The education department document quoted at the beginning of this article, ominously named The Shape of Things to Come, summarises what ‘personalised learning’ actually means. Although written in 2005, the themes it describes are still very much alive in state and corporate plans to reshape education. The document was written by Charles Leadbeater, who wrote a book in the 1980s predicting the rise of flexible employment[3] and his latest book, We-Think, argues that consumers ‘want to be participants in the creation of services they want’.[4] He was also Tony Blair’s advisor and co-responsible for writing Bridget Jones’s Diary. Hardly surprising, then, that Blair’s Department for Education and Skills saw him as the perfect candidate to set out their vision for the future of schooling.~

Like Sing Kong Lee, Charles is refreshingly clear. He argues that under the old ‘Fordist’ model of education, children are an ‘untapped resource’. He then explains what it would mean to tap them: getting children to become ‘more engaged and motivated investors’ in their own education, by ensuring that they are investing ‘hope, effort, time and imagination’ into ‘producing’ their learning. This education will be learner-led while remaining within the framework of national standards.

That is the ultimate goal of personalised learning: to encourage children to see themselves as co-investors with the state in their own education.

The document describes how each student will have their own personal timetable, divided between work in small groups, some class lessons and one-on-one tuition. By secondary school, this builds up to seven hours a week spent ‘learning how to learn’, in which students work in self-managed groups to complete a task together to a deadline. Learning how to learn looks a lot like learning how to work.

Apart from children, other ‘under-utilised resources’ in the Fordist school include families, communities and parents. In fact Leadbeater argues that ‘[a]ll the resources available for learning – teachers, parents, assistants, peers, technology, time and buildings – have to be deployed more flexibly.’ Some flexible proposals include: the technology that students use at home and which they ‘regard as their property and so take responsibility for’ will be utilised in the school environment[5]; older children will be mobilised outside of the school building, spending time with employers and social enterprises; school leavers and parents will be brought into school to help deliver teaching; and the remaining professional teachers will design the teaching programmes, provide personalised learning plans and timetables for each child, phone students’ parents at least once every two weeks, advise students one-on-one, and teach in other schools. Even school opening hours will not be fixed:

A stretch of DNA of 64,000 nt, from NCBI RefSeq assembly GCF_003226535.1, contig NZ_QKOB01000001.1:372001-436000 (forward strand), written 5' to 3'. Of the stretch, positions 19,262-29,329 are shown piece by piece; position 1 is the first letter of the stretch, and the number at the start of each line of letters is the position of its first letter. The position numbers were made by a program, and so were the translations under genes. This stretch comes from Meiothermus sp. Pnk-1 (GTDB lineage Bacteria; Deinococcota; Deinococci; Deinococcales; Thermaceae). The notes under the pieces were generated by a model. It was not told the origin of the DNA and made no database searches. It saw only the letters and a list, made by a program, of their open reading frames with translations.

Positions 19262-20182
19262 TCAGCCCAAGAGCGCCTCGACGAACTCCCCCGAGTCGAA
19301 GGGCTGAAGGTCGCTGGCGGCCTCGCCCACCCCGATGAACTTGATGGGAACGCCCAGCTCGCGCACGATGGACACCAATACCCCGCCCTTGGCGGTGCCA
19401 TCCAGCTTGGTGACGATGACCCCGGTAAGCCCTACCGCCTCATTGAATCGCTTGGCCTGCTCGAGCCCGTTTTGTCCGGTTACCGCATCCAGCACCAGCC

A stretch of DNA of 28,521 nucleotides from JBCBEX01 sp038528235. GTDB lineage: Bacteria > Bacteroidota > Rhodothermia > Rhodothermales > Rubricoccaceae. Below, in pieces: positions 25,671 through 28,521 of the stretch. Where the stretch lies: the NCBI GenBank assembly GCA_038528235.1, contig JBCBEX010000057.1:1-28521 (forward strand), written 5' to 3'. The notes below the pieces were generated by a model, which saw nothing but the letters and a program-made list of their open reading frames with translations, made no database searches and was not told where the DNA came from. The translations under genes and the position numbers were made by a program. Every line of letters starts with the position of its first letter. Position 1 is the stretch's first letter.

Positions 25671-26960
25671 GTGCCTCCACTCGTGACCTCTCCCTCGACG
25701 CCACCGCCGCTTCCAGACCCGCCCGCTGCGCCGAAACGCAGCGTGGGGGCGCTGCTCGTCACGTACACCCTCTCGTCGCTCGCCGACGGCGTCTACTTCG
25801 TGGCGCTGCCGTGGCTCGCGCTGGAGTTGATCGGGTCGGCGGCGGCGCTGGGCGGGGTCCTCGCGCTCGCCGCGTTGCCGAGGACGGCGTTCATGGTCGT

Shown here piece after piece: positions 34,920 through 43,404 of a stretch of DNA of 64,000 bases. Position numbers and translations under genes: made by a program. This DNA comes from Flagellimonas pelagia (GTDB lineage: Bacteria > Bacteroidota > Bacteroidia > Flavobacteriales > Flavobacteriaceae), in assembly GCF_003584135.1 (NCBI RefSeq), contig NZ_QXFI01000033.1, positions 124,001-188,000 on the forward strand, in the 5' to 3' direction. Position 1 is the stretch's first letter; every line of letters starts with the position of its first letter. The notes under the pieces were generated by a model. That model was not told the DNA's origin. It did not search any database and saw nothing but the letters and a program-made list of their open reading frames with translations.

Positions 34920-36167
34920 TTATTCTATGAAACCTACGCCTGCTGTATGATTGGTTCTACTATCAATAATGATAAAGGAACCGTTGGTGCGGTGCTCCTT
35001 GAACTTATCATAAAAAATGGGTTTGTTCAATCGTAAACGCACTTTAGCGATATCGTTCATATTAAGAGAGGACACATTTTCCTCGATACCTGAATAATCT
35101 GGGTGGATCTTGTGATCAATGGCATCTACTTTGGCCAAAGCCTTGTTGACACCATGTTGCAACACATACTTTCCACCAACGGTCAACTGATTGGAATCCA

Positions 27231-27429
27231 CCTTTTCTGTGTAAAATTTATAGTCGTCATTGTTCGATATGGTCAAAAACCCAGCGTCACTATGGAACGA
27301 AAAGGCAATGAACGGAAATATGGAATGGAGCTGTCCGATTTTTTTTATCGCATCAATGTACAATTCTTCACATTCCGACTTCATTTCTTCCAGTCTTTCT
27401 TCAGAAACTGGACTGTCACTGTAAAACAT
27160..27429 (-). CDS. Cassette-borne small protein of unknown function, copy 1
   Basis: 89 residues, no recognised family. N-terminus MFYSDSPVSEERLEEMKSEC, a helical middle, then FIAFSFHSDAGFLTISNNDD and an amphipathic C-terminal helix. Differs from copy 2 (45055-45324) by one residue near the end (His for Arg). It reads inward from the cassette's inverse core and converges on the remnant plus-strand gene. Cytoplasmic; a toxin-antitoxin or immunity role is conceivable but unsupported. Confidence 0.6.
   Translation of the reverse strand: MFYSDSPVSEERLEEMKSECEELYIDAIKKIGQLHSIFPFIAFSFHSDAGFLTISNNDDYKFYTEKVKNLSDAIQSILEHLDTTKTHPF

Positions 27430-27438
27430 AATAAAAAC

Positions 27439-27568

Schools will not personalise learning within the confines of the standard, 8-til-5 working day.[6]

Responding to the requirements of their students, schools must have ‘more flexible scheduling modelled on airports’ as well as on businesses like BT and Borders bookstore. Apparently BT extended its working hours to suit the needs of its workers, who ‘want to work different hours and to provide a differentiated service to customers’. And Borders bookstore is an example of a successful organisation that is open early and closes late.

Since the document was written, Borders bookstore has closed for good. The risks for stability – the likelihood of school ‘failures’ and closures – associated with resource flexibility and innovation are not mentioned. But there is no reason why this uncertainty couldn’t be justified as part and parcel of personalised learning. After all, if you want to prepare students for an uncertain future, what better way than to give them an uncertain present?

‘At School in the Year 2000’. A postcard from the World’s Fair in Paris, circa 1899


The uncertain present: USA

I always think, ‘never send a person to do a machine’s job.’

– Frank Baxter, Investment bank CEO, Former Ambassador to Uruguay under George W. Bush and ‘blended learning’ funder.[7]

The job Baxter was talking about: teaching maths and literacy to children. But to which children?

Pat Bassett, former President of the USA’s National Association of Independent Schools, talks excitedly about the future of education in elite schools.[8] As in Pearson’s video visions of the future, these students have all the space, time and resources that they need. And, as in Lee’s post-fordist pedagogy, they learn how to collaborate, innovate, ask questions and apply their knowledge to create value. These students are not taught by machines, but by ‘inspirational teachers’ who ‘throw away the textbook’. Bassett describes how, through designing mosquito nets for children in rural Tanzania or creating robots that launch grenades, these students secure US patents, learn high level physics and win places at MIT. These are the leaders of the future. They are making the machines, rather than being made by them.